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Tap Tap Stomp: Clogging The Night Away

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You can’t clog in tennis shoes. I could tell by the clogging instructor’s hillbilly eyes that I was breaking the code, challenging the status quo. He’s wearing white shoes with metal taps on the soles like a tap dancer. I’m here to clog, flail my arms and stomp my feet like Jed Clampett of “The Beverly Hillbillies.” But I’m surely not here to tap dance.

“Gotta get you some shoes,” Charlie Burns of Kentucky mutters, scowling sideways at me before he addresses the class of twelve or so. “Now I’m gonna teach you all Kentucky-style clogging. That’s not got a lot of leg kicks: it’s done with the feet close to the floor.” He bounces a bit from his knees and kicks his leg downward with his toe dangling loose, taps twice with his toe, and stomps his other foot down. Two clicks and a stomp. He’s so quick with the taps it doesn’t look like he’s doing it twice, but there are two definite sounds. I couldn’t hear my own taps because, well, tennis shoes don’t tap. But I could feel two taps. Then a stomp. Always a stomp, always on the downbeat.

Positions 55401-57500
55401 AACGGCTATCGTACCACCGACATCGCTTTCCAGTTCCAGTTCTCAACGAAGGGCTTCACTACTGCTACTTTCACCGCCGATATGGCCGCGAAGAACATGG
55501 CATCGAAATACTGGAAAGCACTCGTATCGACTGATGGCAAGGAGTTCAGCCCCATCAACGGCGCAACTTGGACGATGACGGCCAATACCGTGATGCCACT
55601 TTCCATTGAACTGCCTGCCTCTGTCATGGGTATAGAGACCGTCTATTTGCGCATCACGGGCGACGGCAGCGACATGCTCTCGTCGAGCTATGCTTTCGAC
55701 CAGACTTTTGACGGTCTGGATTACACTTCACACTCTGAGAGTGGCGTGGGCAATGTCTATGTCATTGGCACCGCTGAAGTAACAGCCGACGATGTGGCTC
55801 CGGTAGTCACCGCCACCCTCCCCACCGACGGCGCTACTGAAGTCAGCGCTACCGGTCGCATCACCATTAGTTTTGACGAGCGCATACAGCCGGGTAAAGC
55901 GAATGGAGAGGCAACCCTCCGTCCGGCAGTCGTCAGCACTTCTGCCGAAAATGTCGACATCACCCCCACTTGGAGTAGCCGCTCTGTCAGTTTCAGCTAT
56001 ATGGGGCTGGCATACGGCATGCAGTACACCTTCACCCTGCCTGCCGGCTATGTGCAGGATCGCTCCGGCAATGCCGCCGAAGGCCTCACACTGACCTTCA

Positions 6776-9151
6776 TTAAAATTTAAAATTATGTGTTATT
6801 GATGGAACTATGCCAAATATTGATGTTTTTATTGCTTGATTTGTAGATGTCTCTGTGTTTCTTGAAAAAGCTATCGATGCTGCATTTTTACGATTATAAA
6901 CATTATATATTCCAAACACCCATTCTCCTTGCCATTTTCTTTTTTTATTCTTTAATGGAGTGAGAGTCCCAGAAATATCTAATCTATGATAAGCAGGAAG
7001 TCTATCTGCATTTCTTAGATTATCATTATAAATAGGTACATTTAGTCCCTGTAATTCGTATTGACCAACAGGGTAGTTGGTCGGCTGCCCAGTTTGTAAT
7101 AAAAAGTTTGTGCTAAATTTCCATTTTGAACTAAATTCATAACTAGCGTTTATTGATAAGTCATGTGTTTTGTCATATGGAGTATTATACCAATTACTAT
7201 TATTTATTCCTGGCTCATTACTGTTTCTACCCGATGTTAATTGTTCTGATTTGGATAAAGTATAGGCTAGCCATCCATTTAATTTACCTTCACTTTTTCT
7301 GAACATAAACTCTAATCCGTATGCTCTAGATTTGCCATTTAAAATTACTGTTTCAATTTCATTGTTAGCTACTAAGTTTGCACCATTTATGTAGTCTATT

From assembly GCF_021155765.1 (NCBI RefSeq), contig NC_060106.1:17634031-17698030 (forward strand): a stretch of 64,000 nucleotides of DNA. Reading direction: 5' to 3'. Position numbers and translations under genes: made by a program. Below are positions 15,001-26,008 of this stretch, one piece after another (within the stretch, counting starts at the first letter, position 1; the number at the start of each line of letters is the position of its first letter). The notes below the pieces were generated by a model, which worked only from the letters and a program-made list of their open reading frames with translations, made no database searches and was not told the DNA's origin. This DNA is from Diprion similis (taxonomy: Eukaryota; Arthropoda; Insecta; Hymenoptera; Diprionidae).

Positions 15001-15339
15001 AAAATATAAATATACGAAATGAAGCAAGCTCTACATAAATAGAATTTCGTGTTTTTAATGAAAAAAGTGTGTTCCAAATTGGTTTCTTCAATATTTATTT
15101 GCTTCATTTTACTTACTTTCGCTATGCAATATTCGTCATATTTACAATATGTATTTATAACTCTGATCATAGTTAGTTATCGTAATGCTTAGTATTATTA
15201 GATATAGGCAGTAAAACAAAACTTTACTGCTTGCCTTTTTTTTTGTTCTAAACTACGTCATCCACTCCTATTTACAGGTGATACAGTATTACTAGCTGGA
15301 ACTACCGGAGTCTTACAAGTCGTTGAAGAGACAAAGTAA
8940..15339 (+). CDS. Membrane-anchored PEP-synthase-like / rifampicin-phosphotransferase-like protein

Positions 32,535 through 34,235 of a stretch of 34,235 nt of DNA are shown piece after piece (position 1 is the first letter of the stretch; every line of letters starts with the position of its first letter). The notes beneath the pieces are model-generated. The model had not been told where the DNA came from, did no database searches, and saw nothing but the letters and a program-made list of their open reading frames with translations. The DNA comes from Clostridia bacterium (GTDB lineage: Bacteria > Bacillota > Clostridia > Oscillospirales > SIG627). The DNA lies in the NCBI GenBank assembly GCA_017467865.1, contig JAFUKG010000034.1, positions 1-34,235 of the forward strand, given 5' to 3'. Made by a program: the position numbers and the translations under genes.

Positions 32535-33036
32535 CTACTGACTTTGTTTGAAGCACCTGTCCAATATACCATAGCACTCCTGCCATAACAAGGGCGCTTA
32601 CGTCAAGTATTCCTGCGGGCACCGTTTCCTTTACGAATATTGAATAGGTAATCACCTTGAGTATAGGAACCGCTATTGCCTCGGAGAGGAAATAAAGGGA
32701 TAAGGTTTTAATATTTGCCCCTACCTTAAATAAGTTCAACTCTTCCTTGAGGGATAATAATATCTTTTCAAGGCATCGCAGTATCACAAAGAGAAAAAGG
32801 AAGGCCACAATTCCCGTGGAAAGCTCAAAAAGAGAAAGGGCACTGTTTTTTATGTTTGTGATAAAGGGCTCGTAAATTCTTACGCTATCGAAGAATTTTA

“What’s the difference between this and tap?” I ask Charlie after the class.

“Tap dancers make the same sound, a high sound, over and over as fast as they can.” He swirls his arms around and dances some quick tap steps. “No downbeat,” he says with a stomp. “Clogging always emphasizes the downbeat.” Tap tap STOMP.

Bill Nichols, a clogging historian from Walhalla, South Carolina, says clogging comes from the Low Countries of Europe where the farmers worked marshy wet ground and wore wooden shoes, or clogs, instead of leather shoes. When the Dutch farmers got together and danced with their wooden shoes on wooden floors, it made lots of noise. And making noise is what clogging is all about. “Clogging is a dance of sound.” Bill says, “and with the introduction of amplified music the dancers naturally turned to metal taps so they could hear themselves.”

Charlie and Bill and nearly 4,000 other people are here at the Tarrant County Convention Center in Fort Worth for the Fourth Annual National C.L.O.G. (Clogging Leaders Organization- the “G” is just tagged on the end) Convention. JoAnn Gibbs, convention director and boss clogger, says. “Square dancing is fading, while clogging is growing.”’ People are tapping and clacking their tap shoes all around us, and I ask JoAnn how in the world can clogging be overtaking square dancing? “It doesn’t require a partner,” she says, grinning. I look around and see what she means. Most of these people seem to be wandering around by themselves, or at least are not obviously in pairs-it’s a dance form made for singles. And they’re all smiling and talking happily above the din of those obnoxiously noisy taps on everyone’s shoes. Except for me in my renegade tennis shoes.

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